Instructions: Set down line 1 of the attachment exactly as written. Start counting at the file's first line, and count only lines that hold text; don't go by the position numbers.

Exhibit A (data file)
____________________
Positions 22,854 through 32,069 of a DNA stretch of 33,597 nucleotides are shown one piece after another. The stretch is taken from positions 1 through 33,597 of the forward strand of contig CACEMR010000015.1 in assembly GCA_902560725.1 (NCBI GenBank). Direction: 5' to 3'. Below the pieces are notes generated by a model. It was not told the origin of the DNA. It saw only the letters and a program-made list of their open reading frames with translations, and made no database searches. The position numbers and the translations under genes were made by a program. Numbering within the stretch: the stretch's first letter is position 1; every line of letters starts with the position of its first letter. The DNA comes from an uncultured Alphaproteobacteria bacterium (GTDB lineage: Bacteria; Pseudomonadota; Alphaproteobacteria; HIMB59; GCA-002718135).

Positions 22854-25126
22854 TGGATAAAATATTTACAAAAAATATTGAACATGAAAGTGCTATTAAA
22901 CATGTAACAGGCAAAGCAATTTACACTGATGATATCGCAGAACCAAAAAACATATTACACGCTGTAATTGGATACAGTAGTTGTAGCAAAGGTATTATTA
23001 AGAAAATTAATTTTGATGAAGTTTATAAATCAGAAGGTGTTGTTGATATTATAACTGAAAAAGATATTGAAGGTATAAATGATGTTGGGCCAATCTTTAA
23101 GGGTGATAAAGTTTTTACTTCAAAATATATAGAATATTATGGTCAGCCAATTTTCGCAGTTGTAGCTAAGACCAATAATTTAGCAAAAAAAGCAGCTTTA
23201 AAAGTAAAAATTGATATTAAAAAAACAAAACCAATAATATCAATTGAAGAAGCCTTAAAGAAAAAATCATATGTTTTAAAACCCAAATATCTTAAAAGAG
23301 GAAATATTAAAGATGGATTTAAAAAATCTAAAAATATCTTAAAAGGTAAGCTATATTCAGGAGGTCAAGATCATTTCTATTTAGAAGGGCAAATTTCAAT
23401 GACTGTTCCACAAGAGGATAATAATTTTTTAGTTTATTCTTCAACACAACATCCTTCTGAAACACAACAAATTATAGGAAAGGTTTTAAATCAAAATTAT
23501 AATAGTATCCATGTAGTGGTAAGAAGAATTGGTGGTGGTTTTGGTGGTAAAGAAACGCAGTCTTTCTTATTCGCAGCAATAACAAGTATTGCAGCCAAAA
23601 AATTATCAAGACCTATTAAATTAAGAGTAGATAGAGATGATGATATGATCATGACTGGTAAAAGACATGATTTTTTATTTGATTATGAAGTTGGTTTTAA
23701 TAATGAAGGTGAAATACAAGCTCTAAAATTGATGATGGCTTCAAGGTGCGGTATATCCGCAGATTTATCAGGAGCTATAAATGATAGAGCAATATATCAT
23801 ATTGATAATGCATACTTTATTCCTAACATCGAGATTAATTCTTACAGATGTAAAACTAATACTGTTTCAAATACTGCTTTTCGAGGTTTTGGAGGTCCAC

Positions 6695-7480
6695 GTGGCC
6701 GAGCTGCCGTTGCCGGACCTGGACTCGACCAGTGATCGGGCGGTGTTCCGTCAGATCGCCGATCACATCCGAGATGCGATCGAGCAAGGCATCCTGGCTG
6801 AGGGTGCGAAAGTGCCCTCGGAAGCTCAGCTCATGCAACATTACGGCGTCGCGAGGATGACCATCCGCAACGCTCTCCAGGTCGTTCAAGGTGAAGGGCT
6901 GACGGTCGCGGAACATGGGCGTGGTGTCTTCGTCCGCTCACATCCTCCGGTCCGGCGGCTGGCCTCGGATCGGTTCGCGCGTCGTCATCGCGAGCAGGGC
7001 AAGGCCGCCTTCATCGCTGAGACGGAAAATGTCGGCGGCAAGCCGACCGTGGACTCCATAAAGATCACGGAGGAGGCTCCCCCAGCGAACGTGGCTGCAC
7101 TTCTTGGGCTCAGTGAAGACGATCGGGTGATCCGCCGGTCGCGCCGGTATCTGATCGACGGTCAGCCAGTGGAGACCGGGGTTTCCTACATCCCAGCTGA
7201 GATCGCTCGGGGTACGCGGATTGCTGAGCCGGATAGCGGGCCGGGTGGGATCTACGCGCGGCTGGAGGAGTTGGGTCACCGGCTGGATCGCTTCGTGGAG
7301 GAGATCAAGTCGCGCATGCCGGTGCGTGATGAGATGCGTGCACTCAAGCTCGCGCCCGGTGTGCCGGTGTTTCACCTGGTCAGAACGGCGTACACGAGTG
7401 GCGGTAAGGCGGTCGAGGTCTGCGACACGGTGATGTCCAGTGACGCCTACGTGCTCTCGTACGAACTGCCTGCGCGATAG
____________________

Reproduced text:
Positions 22,854 through 32,069 of a DNA stretch of 33,597 nucleotides are shown one piece after another. The stretch is taken from positions 1 through 33,597 of the forward strand of contig CACEMR010000015.1 in assembly GCA_902560725.1 (NCBI GenBank). Direction: 5' to 3'. Below the pieces are notes generated by a model. It was not told the origin of the DNA. It saw only the letters and a program-made list of their open reading frames with translations, and made no database searches. The position numbers and the translations under genes were made by a program. Numbering within the stretch: the stretch's first letter is position 1; every line of letters starts with the position of its first letter. The DNA comes from an uncultured Alphaproteobacteria bacterium (GTDB lineage: Bacteria; Pseudomonadota; Alphaproteobacteria; HIMB59; GCA-002718135).